Eddie Rosario struggled so much early on — hitting only .200 with three homers, nine RBI, 15 runs scored and a .218 on-base percentage through May 18 — that he was sent to the minors. Since he was called back up July 3, Rosario has hit .333 with a .358 on-base percentage, three homers, 14 RBI and 17 runs scored in 23 games.
Miguel Sano, who was the Twins’ breakout prospect last season, hit .235 with a .458 slugging percentage, 11 homers, seven doubles, 27 RBI and 25 runs scored through May 31, then missed all of June because of a leg injury. Since returning on July 1, he has hit .243 with a .429 slugging percentage, with four homers, seven doubles, 15 RBI and 13 runs scored, but he hasn’t approached those rookie-year production numbers from 2015.
As a team the Twins hit .239 through those first 51 games, with 84 doubles, six triples, 52 homers, 181 RBI and 191 runs scored. They were easily one of the worst-hitting teams in the league, averaging 3.7 runs per game. But since then they have been one of the best in the league, hitting .270 over 57 games with 116 doubles, 21 triples, 77 homers, 293 RBI and 307 runs scored, an average of 5.4 runs per game.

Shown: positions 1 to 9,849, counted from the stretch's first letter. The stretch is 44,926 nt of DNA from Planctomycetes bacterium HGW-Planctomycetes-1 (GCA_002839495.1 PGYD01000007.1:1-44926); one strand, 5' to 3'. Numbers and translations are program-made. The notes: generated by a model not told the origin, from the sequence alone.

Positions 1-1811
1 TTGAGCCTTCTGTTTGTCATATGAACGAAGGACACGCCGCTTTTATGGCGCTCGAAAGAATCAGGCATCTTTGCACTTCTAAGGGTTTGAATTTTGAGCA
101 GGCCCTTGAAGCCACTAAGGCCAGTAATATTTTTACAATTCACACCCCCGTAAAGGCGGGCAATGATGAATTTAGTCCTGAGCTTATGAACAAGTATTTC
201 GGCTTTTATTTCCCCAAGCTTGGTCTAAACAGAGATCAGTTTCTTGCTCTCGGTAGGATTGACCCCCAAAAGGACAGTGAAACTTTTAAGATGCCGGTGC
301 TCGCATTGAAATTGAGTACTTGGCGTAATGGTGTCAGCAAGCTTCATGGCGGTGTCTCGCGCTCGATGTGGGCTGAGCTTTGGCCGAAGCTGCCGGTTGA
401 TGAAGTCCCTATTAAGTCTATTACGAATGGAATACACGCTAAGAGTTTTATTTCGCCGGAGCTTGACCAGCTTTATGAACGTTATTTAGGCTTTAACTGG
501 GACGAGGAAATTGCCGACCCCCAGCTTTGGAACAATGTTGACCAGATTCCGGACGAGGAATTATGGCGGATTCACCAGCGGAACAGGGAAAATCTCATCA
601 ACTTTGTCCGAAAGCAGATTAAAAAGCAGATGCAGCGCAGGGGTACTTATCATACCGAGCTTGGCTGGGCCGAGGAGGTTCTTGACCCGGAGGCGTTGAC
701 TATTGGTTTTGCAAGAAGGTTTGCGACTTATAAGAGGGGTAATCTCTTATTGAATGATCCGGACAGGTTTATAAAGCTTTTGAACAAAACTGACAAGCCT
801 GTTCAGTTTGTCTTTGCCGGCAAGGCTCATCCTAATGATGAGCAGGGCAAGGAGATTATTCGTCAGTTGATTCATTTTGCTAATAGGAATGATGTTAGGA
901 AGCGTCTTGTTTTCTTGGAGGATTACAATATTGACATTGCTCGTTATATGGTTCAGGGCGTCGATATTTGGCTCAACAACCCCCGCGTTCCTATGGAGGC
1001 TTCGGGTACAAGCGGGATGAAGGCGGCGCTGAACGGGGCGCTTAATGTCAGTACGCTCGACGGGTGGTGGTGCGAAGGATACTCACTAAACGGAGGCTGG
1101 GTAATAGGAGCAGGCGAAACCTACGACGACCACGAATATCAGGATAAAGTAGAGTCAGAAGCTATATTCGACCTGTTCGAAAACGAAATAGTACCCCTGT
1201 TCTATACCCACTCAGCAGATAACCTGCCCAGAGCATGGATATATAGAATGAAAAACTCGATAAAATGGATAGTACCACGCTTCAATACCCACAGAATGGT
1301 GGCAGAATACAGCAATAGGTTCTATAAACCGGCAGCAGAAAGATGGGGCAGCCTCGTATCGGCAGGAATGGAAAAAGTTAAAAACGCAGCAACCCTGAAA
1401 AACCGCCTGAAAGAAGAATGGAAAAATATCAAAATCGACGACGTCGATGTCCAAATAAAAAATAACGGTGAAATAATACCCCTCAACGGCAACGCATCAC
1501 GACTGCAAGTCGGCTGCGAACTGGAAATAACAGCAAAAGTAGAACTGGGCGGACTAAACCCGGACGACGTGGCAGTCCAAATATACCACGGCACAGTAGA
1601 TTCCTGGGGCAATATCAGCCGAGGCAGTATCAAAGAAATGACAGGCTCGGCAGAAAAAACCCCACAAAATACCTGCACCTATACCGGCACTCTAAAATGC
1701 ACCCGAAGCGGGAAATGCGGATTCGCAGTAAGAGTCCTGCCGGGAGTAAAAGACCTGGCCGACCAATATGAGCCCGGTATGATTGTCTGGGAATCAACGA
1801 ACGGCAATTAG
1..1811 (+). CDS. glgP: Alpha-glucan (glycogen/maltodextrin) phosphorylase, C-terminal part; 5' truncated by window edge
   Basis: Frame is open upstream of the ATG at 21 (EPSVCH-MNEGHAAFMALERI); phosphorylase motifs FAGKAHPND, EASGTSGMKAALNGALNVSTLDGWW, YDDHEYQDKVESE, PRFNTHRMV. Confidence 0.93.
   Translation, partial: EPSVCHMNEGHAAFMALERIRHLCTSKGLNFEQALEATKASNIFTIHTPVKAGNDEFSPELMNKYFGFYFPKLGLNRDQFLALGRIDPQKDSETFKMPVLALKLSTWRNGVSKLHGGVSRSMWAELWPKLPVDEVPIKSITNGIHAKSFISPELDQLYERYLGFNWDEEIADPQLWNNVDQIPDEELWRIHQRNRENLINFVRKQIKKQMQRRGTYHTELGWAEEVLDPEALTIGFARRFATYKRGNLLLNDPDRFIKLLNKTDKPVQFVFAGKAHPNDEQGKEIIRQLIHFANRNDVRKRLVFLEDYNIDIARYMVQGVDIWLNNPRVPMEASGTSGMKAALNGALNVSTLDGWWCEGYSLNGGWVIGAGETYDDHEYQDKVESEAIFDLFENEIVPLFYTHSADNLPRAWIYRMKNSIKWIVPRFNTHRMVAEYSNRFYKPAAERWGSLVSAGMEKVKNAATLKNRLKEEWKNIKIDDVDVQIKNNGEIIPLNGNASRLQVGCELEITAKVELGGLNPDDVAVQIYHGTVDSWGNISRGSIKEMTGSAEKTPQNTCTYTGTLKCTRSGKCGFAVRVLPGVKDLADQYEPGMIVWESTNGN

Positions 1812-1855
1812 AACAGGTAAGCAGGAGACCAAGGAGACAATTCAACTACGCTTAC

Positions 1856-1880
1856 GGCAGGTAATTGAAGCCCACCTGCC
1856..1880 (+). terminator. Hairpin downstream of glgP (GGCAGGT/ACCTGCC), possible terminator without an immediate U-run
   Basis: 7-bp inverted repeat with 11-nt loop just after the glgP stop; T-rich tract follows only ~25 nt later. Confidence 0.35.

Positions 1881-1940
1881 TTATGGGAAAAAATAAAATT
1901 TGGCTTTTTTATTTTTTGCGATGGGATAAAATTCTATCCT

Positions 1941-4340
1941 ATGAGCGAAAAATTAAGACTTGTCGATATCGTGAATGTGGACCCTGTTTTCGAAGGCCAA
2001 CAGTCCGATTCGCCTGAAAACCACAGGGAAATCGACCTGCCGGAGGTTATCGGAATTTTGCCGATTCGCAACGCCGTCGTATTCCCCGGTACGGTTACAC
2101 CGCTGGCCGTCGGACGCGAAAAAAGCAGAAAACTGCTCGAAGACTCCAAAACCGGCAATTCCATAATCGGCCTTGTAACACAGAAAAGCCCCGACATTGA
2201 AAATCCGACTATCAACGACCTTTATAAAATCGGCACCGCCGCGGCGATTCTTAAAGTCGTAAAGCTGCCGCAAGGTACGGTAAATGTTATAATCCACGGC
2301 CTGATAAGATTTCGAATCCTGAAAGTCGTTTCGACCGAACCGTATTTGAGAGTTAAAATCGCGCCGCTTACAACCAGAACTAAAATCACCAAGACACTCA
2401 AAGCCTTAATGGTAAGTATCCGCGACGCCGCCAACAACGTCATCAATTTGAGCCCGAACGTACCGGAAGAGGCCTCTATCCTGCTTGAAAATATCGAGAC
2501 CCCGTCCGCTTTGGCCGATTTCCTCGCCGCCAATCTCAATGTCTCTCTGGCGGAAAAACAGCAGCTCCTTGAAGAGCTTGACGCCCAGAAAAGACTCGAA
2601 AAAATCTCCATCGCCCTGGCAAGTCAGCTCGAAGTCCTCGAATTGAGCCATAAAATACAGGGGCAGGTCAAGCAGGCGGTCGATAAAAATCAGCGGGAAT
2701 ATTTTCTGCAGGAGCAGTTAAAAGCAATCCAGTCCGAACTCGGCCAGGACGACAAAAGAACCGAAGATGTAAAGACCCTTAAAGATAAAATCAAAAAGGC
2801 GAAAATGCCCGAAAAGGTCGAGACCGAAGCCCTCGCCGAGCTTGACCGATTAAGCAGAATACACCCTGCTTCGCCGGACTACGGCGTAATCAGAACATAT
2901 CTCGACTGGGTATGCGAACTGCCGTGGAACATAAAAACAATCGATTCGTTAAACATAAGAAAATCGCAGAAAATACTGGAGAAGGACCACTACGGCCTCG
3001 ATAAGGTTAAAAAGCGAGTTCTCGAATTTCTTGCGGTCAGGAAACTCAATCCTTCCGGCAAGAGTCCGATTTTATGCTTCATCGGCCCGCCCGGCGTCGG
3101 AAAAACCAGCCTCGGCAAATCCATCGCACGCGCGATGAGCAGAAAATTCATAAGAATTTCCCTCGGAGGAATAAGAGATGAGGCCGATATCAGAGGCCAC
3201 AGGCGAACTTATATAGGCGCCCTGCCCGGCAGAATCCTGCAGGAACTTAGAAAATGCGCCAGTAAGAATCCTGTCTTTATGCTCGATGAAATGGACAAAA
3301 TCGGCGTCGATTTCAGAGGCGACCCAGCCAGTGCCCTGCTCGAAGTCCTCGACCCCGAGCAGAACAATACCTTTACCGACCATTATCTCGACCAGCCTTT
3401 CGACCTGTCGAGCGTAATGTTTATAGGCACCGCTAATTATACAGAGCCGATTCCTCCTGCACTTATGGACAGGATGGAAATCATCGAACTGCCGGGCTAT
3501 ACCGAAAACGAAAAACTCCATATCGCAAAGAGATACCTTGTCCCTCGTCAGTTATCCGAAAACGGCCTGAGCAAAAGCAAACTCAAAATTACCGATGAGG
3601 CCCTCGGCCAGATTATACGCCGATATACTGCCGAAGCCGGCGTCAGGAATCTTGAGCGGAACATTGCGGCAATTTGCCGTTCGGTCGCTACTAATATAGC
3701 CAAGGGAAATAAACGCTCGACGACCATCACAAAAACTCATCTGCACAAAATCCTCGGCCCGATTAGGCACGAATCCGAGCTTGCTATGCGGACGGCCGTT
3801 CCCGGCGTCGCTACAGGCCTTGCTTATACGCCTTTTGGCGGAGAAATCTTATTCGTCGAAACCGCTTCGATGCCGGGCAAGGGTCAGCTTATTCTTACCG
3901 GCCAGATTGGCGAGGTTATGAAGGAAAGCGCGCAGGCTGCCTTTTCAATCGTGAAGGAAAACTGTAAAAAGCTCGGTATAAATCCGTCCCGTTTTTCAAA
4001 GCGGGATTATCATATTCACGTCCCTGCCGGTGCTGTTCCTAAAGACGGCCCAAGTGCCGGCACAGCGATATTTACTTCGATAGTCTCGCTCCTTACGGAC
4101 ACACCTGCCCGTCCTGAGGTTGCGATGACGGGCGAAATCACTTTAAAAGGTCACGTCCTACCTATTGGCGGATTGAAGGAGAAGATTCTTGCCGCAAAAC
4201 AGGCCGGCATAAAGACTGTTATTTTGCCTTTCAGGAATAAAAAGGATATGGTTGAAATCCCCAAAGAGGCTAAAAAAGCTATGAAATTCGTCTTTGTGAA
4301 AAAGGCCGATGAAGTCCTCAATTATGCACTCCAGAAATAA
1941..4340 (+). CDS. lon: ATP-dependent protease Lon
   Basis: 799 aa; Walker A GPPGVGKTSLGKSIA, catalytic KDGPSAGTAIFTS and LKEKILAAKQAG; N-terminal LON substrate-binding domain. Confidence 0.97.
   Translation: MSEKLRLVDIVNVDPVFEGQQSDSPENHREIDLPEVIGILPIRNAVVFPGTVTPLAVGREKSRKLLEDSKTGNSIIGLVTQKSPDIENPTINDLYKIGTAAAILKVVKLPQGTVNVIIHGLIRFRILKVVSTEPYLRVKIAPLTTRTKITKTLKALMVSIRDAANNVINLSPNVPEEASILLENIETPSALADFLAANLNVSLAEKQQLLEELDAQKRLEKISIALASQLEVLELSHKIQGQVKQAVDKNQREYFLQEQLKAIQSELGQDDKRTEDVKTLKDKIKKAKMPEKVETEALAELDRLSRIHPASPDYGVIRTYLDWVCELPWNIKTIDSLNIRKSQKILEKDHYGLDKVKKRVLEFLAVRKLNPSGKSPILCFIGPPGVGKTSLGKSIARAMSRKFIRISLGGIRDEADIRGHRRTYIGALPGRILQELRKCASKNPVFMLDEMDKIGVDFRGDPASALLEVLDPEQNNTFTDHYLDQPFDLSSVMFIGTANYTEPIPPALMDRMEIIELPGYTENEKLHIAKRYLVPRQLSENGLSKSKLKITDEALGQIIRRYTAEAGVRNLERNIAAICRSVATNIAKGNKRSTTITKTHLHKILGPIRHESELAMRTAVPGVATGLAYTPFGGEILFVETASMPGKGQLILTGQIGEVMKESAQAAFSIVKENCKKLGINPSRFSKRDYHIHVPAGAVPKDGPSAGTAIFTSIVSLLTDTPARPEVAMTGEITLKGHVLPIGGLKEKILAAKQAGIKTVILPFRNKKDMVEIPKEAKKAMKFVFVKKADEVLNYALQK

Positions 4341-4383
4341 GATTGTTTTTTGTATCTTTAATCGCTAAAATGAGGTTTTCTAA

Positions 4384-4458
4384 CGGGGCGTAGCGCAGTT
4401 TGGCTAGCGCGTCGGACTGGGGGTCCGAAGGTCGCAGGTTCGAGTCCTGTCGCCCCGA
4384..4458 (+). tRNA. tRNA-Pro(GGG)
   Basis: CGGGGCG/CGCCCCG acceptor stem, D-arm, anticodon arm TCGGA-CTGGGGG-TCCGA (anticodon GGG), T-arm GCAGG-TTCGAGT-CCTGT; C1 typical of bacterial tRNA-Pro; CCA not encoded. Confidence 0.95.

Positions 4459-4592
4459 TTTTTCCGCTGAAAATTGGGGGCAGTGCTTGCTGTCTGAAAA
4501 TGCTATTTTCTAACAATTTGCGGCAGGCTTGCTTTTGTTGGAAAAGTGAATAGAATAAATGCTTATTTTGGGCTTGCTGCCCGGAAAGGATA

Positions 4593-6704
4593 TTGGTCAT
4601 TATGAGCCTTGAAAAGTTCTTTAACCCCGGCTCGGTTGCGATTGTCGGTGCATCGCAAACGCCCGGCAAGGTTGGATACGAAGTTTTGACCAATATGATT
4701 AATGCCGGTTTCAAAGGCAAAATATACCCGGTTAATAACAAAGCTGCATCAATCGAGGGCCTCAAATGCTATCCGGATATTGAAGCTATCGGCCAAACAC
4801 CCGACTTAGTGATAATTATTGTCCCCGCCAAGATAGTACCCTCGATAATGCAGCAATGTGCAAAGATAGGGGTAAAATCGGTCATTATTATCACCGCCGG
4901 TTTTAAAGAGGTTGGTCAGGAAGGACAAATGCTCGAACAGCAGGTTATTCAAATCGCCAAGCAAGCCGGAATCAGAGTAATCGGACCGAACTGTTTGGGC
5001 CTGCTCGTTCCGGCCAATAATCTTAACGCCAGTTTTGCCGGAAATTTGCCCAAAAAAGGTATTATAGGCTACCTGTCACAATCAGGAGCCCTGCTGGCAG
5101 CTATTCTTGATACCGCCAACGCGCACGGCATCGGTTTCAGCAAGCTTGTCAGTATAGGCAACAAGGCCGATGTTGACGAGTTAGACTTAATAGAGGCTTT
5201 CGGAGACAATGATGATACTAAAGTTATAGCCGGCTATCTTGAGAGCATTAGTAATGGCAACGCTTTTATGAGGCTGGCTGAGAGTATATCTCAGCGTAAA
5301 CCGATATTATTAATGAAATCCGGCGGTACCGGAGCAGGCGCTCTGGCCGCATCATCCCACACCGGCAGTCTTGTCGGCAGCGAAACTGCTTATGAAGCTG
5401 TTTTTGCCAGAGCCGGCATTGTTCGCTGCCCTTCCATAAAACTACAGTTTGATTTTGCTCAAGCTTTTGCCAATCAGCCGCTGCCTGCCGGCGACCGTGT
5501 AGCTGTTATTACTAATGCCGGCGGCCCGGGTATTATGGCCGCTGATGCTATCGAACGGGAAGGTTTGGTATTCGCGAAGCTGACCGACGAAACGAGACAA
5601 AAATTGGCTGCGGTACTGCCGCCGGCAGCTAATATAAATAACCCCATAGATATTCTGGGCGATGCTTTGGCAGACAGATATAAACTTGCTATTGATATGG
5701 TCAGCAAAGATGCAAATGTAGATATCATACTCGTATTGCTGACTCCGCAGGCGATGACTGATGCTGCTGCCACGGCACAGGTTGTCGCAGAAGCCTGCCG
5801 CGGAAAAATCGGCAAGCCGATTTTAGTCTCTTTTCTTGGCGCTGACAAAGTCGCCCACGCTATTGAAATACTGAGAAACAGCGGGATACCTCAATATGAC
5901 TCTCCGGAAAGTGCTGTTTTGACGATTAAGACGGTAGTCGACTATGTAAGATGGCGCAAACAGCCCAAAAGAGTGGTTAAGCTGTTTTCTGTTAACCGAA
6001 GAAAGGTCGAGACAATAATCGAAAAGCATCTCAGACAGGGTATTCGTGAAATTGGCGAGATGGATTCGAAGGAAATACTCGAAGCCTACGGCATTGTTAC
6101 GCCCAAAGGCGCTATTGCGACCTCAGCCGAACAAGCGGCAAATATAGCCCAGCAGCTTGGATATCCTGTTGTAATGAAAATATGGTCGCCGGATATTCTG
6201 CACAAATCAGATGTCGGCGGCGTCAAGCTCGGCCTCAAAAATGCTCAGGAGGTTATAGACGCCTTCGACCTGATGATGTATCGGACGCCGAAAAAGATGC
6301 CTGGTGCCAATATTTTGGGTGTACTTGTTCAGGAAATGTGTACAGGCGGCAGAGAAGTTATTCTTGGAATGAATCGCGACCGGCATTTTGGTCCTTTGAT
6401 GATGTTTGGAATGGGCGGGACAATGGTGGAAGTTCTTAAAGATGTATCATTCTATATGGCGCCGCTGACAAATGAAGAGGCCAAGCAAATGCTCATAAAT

The highest-scoring team in baseball this season is the Red Sox at 5.5 runs per game. Even after their atrocious start, the Twins now stand 13th overall at 4.6 runs per game.
The pitching staff has been harder to assess. They were steady early, but the offense was so brutal, the pitching didn’t matter.
The Twins went 7-17 in April despite the pitching staff’s 3.97 ERA. In May and June, the pitchers were truly horrendous with a 5.73 ERA and an 18-36 record over 54 games. But in July and into August, they have shown signs of recovering, going 18-12 with a 4.14 ERA.
Before the season started, the consensus was that the Twins pitching staff wouldn’t be great but that the team would have enough offense to get into contention. It took about two months for the offense to start hitting in any meaningful way, and when they did the pitching staff was in a deep rut.
Finally over the past few months, the two have started to click together and the team has played up to its potential. An explosive offense has paired with a pitching staff that has been just good enough to get some victories.